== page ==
Skin inflammatory reactions to capsaicin in rheumatoid arthritis patients compared to healthy controls

Document Type: Original Research Article

Authors

1 Rheumatic Diseases Research Center, Mashhad University of Medical Sciences, Mashhad, Iran

2 Department of Traditional Persian Pharmacy, School of Persian and Complementary Medicine, Mashhad University of Medical Sciences, Mashhad, Iran

3 Allergy Research Center, Mashhad University of Medical Sciences, Mashhad, Iran

4 Clinical Research Unit, Mashhad University of Medical Sciences, Mashhad, Iran

Abstract

Objective: Previous studies have examined the role of sensory nerves and neural mediators in symmetrical joint inflammation and autoimmunity in rheumatoid arthritis (RA). In this study, we sought to examine the association between capsaicin skin test and disease activity in RA patients.
Materials and Methods: Eighty RA patients (case group) and 20 healthy volunteers were enrolled in this experiment. The subjects in case group were calcified to newly diagnosed patients and those previously diagnosed with RA. A topical solution of capsaicin (0.075%) was applied on the volar forearm during the skin test, and evaluations were done after 5, 10, and 20 min. The parameters recorded in capsaicin skin test were time to tingling, area of induration (cm2), and area of redness (cm2).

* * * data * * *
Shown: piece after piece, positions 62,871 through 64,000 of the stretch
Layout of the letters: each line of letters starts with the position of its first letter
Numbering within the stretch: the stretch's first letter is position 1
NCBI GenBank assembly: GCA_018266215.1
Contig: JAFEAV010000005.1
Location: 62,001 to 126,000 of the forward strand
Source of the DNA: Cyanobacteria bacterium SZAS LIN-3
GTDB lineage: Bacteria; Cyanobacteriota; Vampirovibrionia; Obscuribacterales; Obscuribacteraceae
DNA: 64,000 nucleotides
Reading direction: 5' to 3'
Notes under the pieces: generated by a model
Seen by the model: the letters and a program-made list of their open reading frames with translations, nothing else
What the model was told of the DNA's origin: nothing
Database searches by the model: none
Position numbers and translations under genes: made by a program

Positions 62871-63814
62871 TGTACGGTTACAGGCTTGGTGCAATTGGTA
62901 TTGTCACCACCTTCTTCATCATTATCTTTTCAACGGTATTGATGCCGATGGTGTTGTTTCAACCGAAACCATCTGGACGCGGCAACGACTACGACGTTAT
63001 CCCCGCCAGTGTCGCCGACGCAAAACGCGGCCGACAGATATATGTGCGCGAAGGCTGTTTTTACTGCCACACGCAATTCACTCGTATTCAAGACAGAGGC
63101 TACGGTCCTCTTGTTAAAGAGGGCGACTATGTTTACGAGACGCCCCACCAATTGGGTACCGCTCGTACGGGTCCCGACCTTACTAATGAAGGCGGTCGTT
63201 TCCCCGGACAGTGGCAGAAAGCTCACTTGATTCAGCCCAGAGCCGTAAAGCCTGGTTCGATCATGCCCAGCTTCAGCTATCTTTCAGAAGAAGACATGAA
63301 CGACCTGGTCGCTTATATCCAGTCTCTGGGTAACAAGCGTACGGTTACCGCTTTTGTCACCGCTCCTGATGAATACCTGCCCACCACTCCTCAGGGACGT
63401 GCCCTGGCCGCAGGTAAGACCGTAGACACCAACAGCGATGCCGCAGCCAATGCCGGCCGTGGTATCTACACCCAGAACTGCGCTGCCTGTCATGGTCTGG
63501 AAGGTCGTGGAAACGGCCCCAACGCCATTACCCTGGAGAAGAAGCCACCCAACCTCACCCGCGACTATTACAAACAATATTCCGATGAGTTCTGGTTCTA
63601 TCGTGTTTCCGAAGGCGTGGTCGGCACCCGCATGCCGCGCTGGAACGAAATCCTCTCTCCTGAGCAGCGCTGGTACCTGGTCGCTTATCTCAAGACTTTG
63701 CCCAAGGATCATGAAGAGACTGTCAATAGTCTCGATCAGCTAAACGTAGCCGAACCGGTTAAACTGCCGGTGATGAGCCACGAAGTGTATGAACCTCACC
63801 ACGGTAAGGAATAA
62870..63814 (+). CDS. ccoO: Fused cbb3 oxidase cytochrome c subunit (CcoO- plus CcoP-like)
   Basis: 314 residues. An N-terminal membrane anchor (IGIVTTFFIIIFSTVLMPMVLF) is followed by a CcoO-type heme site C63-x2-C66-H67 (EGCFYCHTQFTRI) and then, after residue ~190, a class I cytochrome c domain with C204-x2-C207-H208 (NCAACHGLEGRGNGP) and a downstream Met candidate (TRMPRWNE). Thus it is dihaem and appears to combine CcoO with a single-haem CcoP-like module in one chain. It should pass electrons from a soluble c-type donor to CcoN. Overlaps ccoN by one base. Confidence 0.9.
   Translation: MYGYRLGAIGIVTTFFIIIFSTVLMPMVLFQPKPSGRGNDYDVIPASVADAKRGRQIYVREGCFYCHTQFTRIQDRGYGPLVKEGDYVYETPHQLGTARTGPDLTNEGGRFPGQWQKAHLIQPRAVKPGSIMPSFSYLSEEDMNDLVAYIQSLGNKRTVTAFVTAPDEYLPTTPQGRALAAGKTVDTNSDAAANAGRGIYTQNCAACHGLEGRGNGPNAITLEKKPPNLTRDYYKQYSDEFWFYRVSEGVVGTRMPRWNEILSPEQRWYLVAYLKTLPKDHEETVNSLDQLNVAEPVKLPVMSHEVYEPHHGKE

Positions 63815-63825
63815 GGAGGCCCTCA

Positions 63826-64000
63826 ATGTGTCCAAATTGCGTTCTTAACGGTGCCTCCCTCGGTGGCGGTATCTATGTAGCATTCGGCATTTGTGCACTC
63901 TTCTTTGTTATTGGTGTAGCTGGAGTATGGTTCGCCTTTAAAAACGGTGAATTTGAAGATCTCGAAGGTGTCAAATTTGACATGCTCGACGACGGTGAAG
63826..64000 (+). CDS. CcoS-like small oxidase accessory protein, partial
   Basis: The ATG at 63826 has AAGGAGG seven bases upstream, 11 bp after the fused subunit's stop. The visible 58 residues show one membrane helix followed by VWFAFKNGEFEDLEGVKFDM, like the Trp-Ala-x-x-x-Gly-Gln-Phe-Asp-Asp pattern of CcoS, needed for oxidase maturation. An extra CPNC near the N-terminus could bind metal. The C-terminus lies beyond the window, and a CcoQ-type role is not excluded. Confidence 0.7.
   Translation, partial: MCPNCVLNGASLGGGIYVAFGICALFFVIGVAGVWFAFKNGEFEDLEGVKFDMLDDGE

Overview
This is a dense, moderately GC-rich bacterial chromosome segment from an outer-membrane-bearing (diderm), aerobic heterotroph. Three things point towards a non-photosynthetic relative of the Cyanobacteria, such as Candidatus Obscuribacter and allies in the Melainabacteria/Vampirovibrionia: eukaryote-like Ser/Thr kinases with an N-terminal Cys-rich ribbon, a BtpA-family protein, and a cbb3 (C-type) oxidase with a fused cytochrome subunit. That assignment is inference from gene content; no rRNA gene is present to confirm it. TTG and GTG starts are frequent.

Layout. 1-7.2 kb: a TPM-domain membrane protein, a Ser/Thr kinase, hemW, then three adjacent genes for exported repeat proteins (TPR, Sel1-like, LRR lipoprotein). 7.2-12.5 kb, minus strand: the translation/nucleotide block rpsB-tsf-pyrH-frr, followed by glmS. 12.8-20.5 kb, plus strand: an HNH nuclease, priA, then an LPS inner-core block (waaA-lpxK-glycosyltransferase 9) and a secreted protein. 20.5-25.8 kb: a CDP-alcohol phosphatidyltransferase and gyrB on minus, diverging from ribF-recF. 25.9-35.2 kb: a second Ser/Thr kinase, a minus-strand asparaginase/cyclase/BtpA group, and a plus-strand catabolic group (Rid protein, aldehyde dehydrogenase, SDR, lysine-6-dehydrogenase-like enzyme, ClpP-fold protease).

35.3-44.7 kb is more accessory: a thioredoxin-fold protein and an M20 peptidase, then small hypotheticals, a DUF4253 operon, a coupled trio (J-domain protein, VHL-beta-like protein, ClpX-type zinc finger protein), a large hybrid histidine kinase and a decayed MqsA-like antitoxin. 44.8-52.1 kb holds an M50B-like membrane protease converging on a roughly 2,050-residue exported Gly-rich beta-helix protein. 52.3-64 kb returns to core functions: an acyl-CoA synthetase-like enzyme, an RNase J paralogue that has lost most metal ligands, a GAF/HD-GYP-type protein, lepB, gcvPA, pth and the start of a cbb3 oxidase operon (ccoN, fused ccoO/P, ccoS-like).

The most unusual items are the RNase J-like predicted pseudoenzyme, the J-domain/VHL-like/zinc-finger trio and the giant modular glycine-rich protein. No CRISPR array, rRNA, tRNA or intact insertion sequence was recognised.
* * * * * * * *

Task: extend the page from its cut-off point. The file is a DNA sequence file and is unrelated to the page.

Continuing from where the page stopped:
Results: A faster capsaicin skin reaction was observed in healthy controls compared to the case group (p=0.02). Newly diagnosed and previously diagnosed RA patients were not significantly different in terms of reaction latency (p=0.06). The redness area after 15 (p=0.04) and 20 (p=0.001) min was significantly larger in previously diagnosed RA patients than in newly diagnosed ones. The ​​area of redness and time to tingling did not show any difference between active and inactive RA patients, but after 15 and 20 min, the area of redness was significantly greater in inactive RA patients compared to active RA patients (p=0.01 and p=0.03, respectively).
Conclusion: This study suggested that capsaicin skin test is not an efficient tool for the examination of synovial inflammation and disease activity in RA.

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